Strutt & Parker is delighted to have sponsored the 2016 Rural Entrepreneurship Conference, hosted by the Lincoln International Business School this week.
It continues the relationship between the firm and the University of Lincoln as Dr Jason Beedell, who leads our rural research, has been a visiting fellow at the university for the past five years.
The firm is continuing to develop its links with universities and other research bodies. This enables us to take the latest thinking, approaches and technology and use it when advising our clients, so they benefit from it.
The Conference had a number of themes, on which papers were presented and discussed by researchers from around the world. They include entrepreneurship, farming, the natural environment and tourism; farm tourism policy and development; social entrepreneurship; the opportunities and challenges for rural services; international entrepreneurship; and, technology and innovation in the rural economy.
Strutt & Parker sponsored a prize for the best PhD paper at the Conference, which was awarded to Ron Methorst of Wageningen University in the Netherlands.
Ron studied a group of 102 Dutch dairy farmers from the island of Kampereiland (Island of Kampen), to the east of Amsterdam. The benefit of studying them was that they all had the same landlord – the local town of Kampen – and had exactly the same farming and environmental situation to deal with. So his question was, why have similar farmers facing the same circumstances developed their farms so differently? His paper looked at the importance of different factors in influencing how a farmer develops his or her farm.
He identified three patterns of farm development in the dairy farmers:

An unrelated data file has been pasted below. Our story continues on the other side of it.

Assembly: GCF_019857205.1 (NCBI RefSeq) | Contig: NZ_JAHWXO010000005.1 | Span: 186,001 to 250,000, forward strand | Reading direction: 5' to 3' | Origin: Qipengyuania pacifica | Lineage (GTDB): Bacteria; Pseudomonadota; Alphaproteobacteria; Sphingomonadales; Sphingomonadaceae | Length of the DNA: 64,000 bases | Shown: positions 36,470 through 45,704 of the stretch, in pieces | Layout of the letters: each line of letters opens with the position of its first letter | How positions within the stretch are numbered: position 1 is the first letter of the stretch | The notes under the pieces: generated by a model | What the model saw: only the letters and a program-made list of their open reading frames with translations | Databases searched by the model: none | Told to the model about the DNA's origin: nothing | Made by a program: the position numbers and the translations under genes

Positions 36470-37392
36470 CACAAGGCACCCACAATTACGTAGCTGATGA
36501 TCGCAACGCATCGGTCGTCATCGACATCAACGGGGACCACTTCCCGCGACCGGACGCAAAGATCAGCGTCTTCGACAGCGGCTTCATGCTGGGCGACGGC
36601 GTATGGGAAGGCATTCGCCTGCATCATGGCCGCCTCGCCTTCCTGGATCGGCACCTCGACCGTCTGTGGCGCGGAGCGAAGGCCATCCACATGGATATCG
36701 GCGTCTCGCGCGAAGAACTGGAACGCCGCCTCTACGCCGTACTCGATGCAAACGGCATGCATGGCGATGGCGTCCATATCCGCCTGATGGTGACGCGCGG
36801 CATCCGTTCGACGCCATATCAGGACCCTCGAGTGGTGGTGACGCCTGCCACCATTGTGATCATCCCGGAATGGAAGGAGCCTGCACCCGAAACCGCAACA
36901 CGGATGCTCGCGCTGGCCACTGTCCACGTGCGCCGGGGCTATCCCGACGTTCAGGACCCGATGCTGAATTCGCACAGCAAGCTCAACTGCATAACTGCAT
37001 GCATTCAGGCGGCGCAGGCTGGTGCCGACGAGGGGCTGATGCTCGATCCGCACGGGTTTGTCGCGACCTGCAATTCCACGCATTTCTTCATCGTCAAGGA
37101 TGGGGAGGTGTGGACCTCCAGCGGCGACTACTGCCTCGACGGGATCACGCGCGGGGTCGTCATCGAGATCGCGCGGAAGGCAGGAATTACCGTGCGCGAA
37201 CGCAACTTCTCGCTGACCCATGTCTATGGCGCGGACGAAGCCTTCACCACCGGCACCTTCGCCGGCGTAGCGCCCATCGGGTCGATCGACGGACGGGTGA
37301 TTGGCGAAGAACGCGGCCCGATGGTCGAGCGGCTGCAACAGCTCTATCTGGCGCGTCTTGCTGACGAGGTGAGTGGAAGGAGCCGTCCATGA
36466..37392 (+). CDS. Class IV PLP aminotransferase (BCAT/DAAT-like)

- Milk Max: these farmers aimed to maximise total milk production, using high levels of inputs to create high outputs. Dairy farming is seen as a technical process guided by financial parameters.
- Milk Balance: these farmers aimed to optimise total milk production within the limits of feed produced on own land using limited additional inputs to optimise milk production. Dairy farming is seen as producing dairy while accepting the natural limitations in available resources.
- Milk Plus: these farmers were open to other sources of income from on-farm activities (e.g. care, recreation and nature) next to a Milk Balance strategy. The organisation of the farm aims to reduce the pressure on operational management allowing the farmer to invest time and energy on other on-farm activities.
Ron found that personal views and preferences are important in shaping the development pattern of farms, but so too are the farmers’ relationships with (i) value chains – so how they want to sell their products, (ii) how they view themselves socially and culturally, and (iii) their views on farming and natural resources. He called this ‘three-fold embeddedness’.
One of the practical implications of Ron’s research is that it gives policy makers a greater understanding of how farms develop and their different motivations. This may help design more appropriate support programmes for farm development.
Our congratulations to Ron for taking a simple idea, using a clever and sophisticated technique to study it and produce results that will have important practical implications
Ron Methorst (Univesity of Wageningen Netherlands) presented best PHD paper
by Jason Beedell of Strutt & Parker